Tag Archives: Violence

20XX: Bleed And The Future Of Action Heroines

  As a child of the 80s, I was raised on bloodshed. Practically everything I did involved the quintessential adolescent male power fantasy, one expressed by countless Arnolds, Stevens, and Jean-Claudes. High body counts, bottomless clips, and an arsenal that … Continue reading

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Contemplating The Mirror: Manhunt Revisited

Memories Rockstar’s Playstation 2 games were the video nasties of my generation. I remember my father reading an article in USA Today about prostitution in Grand Theft: Auto Vice City and telling me that I couldn’t have it. Likewise, the … Continue reading

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Nuns with Guns: Hitman, Grindhouse, and Gamer Expectations

by Steven Sukkau I have a strong suspicion I may be a vile person. For the most part, I enjoyed the Hitman Absolution trailer, “Attack of the Saints”. I loaded up the video, consumed what I thought was a striking, if somewhat average piece of marketing media, and went about my day. Technically, the video is stunning. I actually made a double take, unsure if the trailer was live action. My favorite pieces of media have often come from Blur studios that routinely create artful marketing trailers of such quality that they outstrip the actual product represented. I love these things, and I assumed the Hitman trailer was created in the same vein. Then Twitter erupted. One of the major voices in this was Brendan Keogh wrote, who noted the “conflation of hypersexualisation and violence” in the trailer: “Violence against women in media is fine. It’s when it is conflated Continue reading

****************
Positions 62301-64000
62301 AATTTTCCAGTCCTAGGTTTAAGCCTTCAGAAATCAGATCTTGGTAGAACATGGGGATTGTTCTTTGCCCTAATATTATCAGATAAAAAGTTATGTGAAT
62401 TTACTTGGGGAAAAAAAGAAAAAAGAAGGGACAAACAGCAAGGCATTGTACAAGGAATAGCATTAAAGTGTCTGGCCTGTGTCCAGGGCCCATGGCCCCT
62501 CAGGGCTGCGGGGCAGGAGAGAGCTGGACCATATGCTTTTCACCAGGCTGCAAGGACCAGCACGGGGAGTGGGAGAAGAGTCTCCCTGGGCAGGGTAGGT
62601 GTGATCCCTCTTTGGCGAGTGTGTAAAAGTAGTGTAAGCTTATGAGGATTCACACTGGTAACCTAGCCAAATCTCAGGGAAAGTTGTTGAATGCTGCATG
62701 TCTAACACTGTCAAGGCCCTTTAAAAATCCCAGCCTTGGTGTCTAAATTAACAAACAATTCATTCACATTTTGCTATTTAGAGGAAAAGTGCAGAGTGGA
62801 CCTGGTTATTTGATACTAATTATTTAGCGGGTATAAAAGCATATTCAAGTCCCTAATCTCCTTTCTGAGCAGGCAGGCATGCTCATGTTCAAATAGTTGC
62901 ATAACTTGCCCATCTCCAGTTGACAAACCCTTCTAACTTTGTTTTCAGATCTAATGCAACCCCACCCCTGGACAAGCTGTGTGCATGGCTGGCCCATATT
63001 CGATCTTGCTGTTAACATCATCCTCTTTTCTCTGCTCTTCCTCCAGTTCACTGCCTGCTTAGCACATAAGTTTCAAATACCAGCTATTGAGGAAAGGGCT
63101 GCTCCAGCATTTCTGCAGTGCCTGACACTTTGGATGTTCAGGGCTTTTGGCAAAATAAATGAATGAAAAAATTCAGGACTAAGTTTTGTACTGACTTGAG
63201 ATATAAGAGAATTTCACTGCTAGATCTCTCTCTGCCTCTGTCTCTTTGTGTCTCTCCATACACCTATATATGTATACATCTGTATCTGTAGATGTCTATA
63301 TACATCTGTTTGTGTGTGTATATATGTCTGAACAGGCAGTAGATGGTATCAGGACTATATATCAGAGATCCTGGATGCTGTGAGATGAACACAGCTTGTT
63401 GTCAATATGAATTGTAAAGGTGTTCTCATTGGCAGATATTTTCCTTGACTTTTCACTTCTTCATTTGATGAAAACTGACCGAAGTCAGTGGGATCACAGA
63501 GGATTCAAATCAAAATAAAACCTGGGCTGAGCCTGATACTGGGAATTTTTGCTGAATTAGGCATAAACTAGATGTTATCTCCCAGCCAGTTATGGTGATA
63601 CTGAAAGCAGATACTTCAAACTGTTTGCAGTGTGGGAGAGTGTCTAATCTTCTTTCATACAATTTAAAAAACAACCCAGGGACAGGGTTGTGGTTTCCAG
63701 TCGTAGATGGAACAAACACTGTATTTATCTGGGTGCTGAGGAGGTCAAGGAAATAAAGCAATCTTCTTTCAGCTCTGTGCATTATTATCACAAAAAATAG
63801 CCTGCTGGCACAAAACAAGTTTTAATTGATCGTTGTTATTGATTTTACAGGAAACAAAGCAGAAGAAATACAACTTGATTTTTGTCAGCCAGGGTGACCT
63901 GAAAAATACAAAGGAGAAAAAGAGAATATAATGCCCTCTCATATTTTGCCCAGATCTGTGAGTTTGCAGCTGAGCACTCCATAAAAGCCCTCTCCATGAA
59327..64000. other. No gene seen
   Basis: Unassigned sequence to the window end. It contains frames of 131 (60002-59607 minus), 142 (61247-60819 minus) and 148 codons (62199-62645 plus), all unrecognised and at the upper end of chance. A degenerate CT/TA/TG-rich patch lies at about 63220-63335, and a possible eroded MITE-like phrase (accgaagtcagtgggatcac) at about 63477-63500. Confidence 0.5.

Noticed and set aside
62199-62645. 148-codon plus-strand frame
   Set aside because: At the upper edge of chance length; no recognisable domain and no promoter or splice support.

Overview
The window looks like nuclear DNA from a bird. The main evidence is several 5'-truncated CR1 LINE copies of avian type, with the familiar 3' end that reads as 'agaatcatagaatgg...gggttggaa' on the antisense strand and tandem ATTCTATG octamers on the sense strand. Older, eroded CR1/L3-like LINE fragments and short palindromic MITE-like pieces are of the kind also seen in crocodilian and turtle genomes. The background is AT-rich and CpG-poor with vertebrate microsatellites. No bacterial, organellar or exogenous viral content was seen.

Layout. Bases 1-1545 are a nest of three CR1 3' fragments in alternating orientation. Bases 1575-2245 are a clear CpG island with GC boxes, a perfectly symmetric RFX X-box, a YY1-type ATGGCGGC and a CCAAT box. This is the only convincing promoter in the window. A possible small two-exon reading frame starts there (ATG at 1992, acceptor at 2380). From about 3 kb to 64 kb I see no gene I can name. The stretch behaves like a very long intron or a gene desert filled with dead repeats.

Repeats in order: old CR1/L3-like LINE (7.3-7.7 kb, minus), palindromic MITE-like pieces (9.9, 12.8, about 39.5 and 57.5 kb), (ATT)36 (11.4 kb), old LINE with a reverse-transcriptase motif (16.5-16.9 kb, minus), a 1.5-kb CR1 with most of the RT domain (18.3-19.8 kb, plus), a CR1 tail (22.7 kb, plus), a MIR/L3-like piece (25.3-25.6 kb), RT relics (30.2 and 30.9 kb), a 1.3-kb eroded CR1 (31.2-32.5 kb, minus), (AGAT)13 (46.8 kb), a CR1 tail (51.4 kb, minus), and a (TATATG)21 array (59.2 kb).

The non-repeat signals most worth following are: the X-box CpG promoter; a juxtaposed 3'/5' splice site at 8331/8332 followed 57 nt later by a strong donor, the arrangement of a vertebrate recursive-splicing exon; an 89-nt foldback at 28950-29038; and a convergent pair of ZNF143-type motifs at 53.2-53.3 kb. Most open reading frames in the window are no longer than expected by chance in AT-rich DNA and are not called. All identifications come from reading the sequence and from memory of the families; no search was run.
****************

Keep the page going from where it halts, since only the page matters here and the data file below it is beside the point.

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Octopus Sashimi: Examining the Polemics of Tentacle Bento

Editor’s note: the following is a discussion of the status of non-consensual sex in culture and fantasy, and necessarily employs some very charged terms. Please be warned before reading. If you don’t feel comfortable continuing, know that you have our sympathies. By Kyle Carpenter Tentacle Bento, the source of another whirlwind argument regarding the fictionalized portrayal of rape and its place in culture, is going to fade into obscurity within the next few months, but is for now the centre of much deserved discussion.  In many ways a microcosm of the furor that arose over the infamous Penny Arcade “Dick Wolves” fiasco, Tentacle Bento refocused the debate because of the way the game implicitly revolves around the goal of rape, as opposed to a throwaway line in a gag strip. The polemics of this argument are becoming well practiced. On one side, there is the suggestion that Tentacle Bento plays into a Continue reading

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